Guest post by: Najib Ahmad, Account Manager, WE Singapore
When I first applied for WE’s Global Exchange Programme, I had no doubt in my mind that I wanted to visit one of the most vibrant cities in the world: New York City. With American media being as pervasive as it is across the world, I wanted to find out what it was like being a PR practitioner in one of the most influential nations today.
When I was asked to establish goals ahead of my trip, I had declared my intention to understand the media landscape in the US and adopt some best PR practices that I can apply in my day-to-day work, as well as understand how some of the WE clients are managed – particularly the consumer client base.
In addition, I was presented the opportunity to catch up with my team in Austin and Houston on the back of my New York trip. Never mind that I would forgo a few days of R&R, I was ecstatic to meet with my colleague Keely Johnson, whom I communicate with on a day-to-day basis.
The Human Connection
I felt that this was one of the most valuable takeaways from the Global Exchange trip. Getting to meet colleagues that I work with across time zones makes all that difference. Advancements in technology mean we can cut back on travel and get the job done even if we’re based across cities, but the one thing I’ve discovered is we should never underestimate the power of face-to-face interactions. Getting to meet my team mates in New York and Texas was highly beneficial, as it enabled me to understand their personalities and working styles. Just chatting about things in general over lunch and drinks enabled us to be more comfortable in each others’ presence, and that paved the way for a more fruitful and effective working relationship – even when I would return to Singapore and the long-distance communication starts all over again.
The Consumer Connect
The one thing that intrigued me about the New York office was their strength and creativity in running the consumer practice. Through my 1:1 sessions with our team lead and my exchange buddy Jeremy Bridgman, I got a chance to understand how they ran successful consumer PR campaigns. One of the examples that was highlighted to me was for a successful client brand with products that are seen in most households around the world, but had challenges around highlighting innovation, even though brand awareness was not an issue. Jeremy had worked with Maloney & Fox to get Project Runway winner Irina Shabayeva to create a line inspired by our client’s brand that made the runway at New York Fashion Week, and eventually the headlines. This is awe-inspiring, and reinforces my belief that there should be no red lights when it comes to creativity because the best, most groundbreaking ideas in the world were conceived by people who were willing to think outside the box, go against the grain and push the envelope.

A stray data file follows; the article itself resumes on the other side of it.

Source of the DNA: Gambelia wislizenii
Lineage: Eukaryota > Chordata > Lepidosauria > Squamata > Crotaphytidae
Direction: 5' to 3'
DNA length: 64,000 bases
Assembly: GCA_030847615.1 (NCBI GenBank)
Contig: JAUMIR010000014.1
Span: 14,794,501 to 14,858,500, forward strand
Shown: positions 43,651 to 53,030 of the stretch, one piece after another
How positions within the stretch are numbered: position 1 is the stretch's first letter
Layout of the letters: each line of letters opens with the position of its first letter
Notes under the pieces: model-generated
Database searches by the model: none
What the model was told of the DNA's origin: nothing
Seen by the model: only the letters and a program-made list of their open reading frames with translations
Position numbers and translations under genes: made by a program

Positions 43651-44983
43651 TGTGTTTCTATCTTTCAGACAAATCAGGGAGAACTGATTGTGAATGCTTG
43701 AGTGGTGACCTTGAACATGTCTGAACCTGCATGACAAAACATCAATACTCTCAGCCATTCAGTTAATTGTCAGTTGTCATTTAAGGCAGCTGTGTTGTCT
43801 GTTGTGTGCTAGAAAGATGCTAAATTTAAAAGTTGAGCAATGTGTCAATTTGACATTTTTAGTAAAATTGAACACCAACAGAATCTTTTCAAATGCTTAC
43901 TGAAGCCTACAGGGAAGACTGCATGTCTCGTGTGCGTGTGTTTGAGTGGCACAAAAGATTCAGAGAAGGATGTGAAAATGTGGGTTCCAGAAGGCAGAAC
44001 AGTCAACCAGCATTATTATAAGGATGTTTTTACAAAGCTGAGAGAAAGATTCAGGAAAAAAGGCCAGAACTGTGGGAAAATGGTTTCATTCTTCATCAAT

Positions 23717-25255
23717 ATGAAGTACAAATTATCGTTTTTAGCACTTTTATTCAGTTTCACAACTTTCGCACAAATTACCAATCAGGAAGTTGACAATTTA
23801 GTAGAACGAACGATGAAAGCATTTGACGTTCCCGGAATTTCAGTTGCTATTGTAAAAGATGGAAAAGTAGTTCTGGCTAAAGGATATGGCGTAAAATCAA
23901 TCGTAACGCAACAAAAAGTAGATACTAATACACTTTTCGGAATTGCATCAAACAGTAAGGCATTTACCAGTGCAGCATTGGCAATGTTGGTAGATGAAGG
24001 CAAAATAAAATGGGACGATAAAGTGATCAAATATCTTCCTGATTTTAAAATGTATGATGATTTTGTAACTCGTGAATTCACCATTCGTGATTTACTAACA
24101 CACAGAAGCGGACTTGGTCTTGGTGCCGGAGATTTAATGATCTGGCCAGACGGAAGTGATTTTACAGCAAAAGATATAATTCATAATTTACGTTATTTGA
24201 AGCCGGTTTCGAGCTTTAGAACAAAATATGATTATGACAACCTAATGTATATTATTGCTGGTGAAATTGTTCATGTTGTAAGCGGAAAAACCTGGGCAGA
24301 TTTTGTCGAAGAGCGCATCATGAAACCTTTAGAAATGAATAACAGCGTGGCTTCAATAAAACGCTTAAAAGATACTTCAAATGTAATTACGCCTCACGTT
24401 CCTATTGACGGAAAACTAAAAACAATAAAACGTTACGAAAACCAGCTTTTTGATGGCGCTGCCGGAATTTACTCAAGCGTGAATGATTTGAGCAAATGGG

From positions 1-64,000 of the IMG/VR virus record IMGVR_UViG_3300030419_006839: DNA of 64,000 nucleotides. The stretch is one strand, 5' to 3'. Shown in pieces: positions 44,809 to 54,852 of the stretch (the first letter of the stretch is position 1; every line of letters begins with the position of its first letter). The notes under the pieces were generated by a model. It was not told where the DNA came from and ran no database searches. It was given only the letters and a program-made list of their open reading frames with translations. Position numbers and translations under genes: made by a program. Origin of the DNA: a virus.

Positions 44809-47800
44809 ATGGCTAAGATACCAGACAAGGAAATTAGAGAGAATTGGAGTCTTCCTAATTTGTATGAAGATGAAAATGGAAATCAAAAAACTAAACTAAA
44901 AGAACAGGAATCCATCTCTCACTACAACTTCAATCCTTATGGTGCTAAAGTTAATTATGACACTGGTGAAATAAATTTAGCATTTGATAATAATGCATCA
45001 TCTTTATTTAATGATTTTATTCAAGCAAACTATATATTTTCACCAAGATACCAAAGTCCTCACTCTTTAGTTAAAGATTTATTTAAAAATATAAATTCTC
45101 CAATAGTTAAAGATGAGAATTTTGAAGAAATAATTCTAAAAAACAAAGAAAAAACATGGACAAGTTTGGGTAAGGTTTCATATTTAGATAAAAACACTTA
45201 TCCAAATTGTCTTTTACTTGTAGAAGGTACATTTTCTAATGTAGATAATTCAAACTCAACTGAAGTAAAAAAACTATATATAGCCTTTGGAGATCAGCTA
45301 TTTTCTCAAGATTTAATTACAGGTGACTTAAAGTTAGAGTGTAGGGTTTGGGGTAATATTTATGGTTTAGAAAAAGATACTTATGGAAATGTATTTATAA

The Power of Social Innovation
For me, the Social Innovation practice is something I was completely unfamiliar with. The only thing I knew about it was that it had something to do with corporate social responsibility, and I was keen to get to the deeper layers of what it entailed. Kerry explained how she worked with companies to help them become good corporate citizens by creating economic opportunities and facilitating development, promoting the use of clean technology, supporting the global movement for a healthier world and providing access to information. She shared with me an interesting story about how Unilever managed to break into a largely untapped market – rural Bangladesh – and be in contribution to the community at the same time. The company had wanted to sell their products to women in the remote areas and found that their gallon-sized packaging had not gone down well with their target consumers. They began to repackage these personal care products into bite-sized containers or packets and enrolled women to become entrepreneurs in their communities by selling these products. The results were explosive. Not only did Unilever mange to penetrate a hugely challenging market, they also created jobs for women who would otherwise never have had the opportunity to set up their own micro-enterprises.
This session with Kerry got me thinking about how we can help our clients in Singapore be more active corporate citizens and make a difference in the communities they operate in. Eventually, I hope to be able to be part of the Social Innovation team and help grow that practice in Asia.
Sharing a Slice of Singapore
During my exchange in New York and Texas, I was privileged to deliver a brownbag session on Singapore as a microcosm of media pressures in Asia. I shared with my colleagues in North America the media system that defines communications in Singapore and how it impacts us as PR practitioners, an overview of the Singapore media landscape, and client expectations and attitudes towards PR and social media in the country. Those who participated in the two sessions (New York and Austin) provided feedback that they found it educational about how content in the Singapore media is largely influenced by government interests and how it’s an imperative tool in nation-building.
Overall, I feel like I’ve gained a fair bit of knowledge during my trip to New York and Texas, and being able to visit other WE offices and meeting fellow colleagues was certainly an worthwhile experience. It dawned on me how well-connected we are as an organisation and how we can rely on each other for support if needed regardless of time zone! Thank you WE for affording me this fantastic opportunity!